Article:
5.1.2 How Nanocomposites Work? 154

5.1.3 Applications 154

5.1.4 Polyhedral Oligomeric Silsesquioxane (POSS) 154

5.1.5 Hybrid Properties 156

5.1.6 Polymer Nanocomposites 157

5.1.7 Hybrid Nanocomposites from Silsesquioxane Monomers 159

5.1.7.1 Polyamide-POSS Hybrid Nanocomposites 159

5.1.7.2 Poly(urethane-imide) POSS Hybrid Nanocomposites (PUI-POSS) 165

5.1.8 Range of Other POSS Nanocomposites 170

5.1.8.1 Blends of POSS Nanocomposites 171

5.1.8.2 Bridged Polysilsesquioxanes 173

5.2 Advantages of POSS Nanocomposites 174

5.3 Applications 175

5.3.1 Gas Separation Studies 175

5.3.2 Aerospace Industry 175

5.3.3 Electric Applications 177

5.3.4 Other Applications 178

5.4 Conclusions 179

References 179

6 Zeolites and Composites 187
G. Gnana kumar

6.1 Introduction 187

6.2 Progress of Zeolite Materials 189

6.2.1 Natural Zeolites 189

6.2.2 Artificially Synthesized Zeolites 190

6.2.3 Low-Silica Zeolites 190

6.2.4 High-Silica Zeolites 190

6.3 Classification of Zeolites 191

6.3.1 Classification Based on the Pore Structure 191

6.3.1.1 Microporous Zeolites 191

6.3.1.2 Mesoporous Zeolites 191

6.3.2 Classification Based on Structural Building Units 192

6.3.2.1 Primary Building Unit (PBU) 192

6.3.2.2 Secondary Building Unit (SBU) 192

6.3.2.3 Sodalite Cage Building Units 192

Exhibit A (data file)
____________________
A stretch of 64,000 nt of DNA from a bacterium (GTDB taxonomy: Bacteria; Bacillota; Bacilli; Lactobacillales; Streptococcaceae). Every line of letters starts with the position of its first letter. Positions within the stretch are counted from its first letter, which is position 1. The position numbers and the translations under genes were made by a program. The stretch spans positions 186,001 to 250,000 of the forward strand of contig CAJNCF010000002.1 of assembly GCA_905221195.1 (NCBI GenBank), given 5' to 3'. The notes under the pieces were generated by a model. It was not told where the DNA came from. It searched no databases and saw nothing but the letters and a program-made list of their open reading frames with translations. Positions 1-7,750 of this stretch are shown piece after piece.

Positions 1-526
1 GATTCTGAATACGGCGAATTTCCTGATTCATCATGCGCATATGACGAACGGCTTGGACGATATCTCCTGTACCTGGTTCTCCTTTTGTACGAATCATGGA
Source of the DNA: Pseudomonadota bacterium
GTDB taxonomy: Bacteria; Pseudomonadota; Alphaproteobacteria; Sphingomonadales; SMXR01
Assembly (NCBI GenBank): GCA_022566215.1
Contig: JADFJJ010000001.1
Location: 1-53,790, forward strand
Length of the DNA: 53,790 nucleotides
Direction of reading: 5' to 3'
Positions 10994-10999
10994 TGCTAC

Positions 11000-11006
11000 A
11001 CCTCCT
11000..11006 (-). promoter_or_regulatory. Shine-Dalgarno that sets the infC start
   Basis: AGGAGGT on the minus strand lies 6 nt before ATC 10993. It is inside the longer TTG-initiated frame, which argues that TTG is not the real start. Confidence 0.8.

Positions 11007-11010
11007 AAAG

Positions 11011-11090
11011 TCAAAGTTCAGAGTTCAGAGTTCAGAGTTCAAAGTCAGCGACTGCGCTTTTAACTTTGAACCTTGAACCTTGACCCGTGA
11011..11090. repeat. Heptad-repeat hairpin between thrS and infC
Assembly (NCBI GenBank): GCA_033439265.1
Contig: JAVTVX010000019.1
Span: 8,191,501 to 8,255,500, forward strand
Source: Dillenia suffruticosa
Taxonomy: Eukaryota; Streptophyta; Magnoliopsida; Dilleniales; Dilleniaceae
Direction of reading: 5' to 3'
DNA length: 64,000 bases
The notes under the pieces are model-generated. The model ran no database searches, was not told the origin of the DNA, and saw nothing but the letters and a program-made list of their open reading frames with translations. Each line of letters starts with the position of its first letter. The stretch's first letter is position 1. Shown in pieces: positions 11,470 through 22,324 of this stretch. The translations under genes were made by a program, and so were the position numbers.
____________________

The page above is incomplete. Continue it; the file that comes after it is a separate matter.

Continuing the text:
6.3.3 Classification Based on the Ring Structure 193

6.3.4 Classification Based on Si/Al Ratio 193

6.3.5 Classification of Zeolites Based on the Crystal Structure 194

6.4 Molecular Sieves 194

6.5 Synthesis of Zeolites 197

6.5.1 History of Zeolite Synthesis 197

6.5.2 Conventional Synthesis Approaches 197

6.5.2.1 Hydrothermal Synthesis 197

6.5.2.2 Solvothermal Synthesis 198

6.5.3 Green Approaches 199

6.5.3.1 Ionothermal Synthesis 199

6.5.3.2 Microwave-Assisted Synthesis 199

6.5.4 Recent Synthesis Approaches 200

6.5.4.1 Dry Gel Conversion 200

6.5.4.2 Synthesis of Zeolites under Microgravity Environment 201

6.5.5 Droplet-Based Synthesis Method 201

6.5.5.1 Microemulsion-Based Synthesis 201

6.5.5.2 Droplet-Microfluid Synthesis 202

6.5.6 Other Synthesis Approaches 202

6.5.6.1 Seed-Induced Synthesis 202

6.5.6.2 Centrifugation-Assisted Grinding 203

6.5.7 Zeolite Composites 203

6.5.7.1 Ex situ Composite Formation 203

6.5.7.2 In situ Composite Formation 204

6.6 Properties 204

6.6.1 Physical Properties 204

6.6.1.1 Thermal Properties 204

6.6.1.2 Hydrophobicity 205

6.6.1.3 Optical Properties 205

6.6.1.4 Electrical Properties 205

6.6.1.5 Magnetic Properties 206

6.6.1.6 Pore Properties 206

6.6.2 Chemical Properties 206

6.6.2.1 Basicity 206

6.6.2.2 Adsorption 207

6.6.2.3 Ion-Exchange 207

6.7 Applications 208

6.7.1 Fuel Cells 208

6.7.2 Dye Sensitized Solar Cells (DSSCs) 209

6.7.3 Batteries 210

6.7.4 Oil Refining 211

6.7.5 Photocatalysts 212

6.7.6 Hydrogen (H2) Storage 213

6.7.7 CO2 Capture 214

6.8 Future Perspectives of Zeolites and Their Composites 214

6.9 Conclusion 216

References 216

7 Mesoporous Materials and Their Nanocomposites 223
Vijay K. Tomer, Sunita Devi, Ritu Malik, and Surender Duhan

7.1 Introduction of Mesoporous Materials 223

7.2 IUPAC Classification of Porous Materials 224

7.3 Synthesis Pathways for the Formation of Mesoporous Materials 225